LAS VEGAS (AP) — Nevada’s governor and congressional delegation are pointing to earthquakes this month in the California desert and calling for the U.S. Energy Department look again at seismic risks of burying the nation’s most radioactive nuclear waste at a site in the Mojave Desert.
In a opinions by the state’s top earthquake experts: James Faulds at the Nevada Bureau of Mines and Geology and Graham Kent at the seismological laboratory at the University of Nevada, Reno.
They said scientific tools developed since Yucca Mountain was studied in the 1980s and 1990s could provide enhanced satellite imaging of desert surface features; new mapping of faults and seismic hazards; better charts of the age and frequency of past earthquakes; and help create models for the effects of quakes close and far from Yucca Mountain.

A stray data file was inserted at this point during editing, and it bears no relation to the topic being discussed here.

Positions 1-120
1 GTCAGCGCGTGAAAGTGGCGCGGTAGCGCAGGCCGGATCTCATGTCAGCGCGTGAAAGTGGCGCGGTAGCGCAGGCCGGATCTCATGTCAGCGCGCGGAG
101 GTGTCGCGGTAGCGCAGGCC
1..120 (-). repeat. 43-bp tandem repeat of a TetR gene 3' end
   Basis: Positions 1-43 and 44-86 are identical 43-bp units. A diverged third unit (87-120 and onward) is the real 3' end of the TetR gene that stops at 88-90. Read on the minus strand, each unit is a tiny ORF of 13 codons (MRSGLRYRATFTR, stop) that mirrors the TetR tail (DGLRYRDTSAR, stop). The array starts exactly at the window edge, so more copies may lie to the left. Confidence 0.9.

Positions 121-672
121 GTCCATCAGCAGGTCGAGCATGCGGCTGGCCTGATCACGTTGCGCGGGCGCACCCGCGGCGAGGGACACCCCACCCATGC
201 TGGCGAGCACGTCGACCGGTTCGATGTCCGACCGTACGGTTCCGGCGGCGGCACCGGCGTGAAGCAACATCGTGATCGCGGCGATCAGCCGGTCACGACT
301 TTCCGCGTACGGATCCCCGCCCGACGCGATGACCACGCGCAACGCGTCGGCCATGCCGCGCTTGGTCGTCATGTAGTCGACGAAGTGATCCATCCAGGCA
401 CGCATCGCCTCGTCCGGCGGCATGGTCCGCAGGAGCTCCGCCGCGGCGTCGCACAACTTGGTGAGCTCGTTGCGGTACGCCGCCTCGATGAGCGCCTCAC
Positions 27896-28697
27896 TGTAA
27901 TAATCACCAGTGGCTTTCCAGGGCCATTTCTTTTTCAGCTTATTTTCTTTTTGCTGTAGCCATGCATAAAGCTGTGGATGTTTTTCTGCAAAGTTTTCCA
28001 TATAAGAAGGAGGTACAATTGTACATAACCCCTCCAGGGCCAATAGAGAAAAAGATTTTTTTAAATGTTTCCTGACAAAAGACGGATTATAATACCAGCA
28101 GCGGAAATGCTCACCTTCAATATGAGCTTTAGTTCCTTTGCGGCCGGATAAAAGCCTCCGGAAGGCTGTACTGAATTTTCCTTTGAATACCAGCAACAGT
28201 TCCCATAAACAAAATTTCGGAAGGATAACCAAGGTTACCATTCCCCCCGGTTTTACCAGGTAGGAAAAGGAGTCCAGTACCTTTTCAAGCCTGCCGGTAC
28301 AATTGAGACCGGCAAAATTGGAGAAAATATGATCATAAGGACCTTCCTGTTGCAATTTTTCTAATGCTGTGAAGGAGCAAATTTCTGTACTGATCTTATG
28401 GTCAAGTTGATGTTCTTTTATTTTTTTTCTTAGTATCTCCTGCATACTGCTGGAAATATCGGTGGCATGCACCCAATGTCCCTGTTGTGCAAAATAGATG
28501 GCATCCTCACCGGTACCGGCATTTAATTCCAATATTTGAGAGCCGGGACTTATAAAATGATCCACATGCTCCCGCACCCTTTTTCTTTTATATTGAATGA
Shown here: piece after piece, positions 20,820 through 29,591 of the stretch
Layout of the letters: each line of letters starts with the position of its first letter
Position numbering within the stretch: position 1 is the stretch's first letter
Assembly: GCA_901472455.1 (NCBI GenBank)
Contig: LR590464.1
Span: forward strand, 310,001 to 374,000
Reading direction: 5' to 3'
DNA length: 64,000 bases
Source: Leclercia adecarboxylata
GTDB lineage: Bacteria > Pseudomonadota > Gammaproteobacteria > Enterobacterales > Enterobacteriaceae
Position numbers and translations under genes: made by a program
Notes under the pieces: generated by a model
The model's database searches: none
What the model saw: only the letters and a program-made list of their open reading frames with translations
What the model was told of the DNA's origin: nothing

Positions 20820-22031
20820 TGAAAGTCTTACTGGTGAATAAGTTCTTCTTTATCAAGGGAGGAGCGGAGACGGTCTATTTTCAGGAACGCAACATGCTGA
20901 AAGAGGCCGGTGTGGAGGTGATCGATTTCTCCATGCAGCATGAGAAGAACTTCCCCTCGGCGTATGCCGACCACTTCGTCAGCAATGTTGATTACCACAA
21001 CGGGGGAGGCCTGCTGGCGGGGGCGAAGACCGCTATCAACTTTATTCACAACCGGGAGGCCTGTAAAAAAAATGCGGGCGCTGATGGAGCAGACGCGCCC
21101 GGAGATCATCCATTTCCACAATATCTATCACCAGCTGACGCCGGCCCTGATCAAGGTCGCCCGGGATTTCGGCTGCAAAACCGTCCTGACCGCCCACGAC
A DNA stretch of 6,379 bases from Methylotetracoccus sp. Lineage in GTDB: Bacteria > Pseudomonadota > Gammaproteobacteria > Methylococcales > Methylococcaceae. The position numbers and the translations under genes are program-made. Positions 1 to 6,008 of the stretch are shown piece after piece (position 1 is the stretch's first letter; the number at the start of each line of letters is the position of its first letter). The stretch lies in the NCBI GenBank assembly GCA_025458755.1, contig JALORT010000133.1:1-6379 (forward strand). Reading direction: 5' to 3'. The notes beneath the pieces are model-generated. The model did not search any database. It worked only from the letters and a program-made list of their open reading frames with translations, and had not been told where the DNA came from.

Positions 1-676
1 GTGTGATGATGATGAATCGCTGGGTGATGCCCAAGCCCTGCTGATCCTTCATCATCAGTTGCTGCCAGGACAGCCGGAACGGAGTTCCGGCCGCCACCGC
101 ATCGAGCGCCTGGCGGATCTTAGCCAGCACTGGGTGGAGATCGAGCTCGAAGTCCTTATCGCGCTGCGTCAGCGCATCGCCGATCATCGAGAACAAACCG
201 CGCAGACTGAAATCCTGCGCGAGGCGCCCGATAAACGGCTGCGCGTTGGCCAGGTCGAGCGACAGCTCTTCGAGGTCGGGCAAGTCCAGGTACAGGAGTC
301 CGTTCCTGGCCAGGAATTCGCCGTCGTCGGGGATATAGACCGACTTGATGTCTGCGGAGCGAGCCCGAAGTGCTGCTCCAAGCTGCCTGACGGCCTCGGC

“The Ridgecrest earthquake sequence, which began July 4 and has yet to subside, clearly highlights the importance of such studies,” Faulds and Kent said.
This story has been corrected to show the Nevada Bureau of Mines and Geology expert’s name is James Faulds, not James Faults.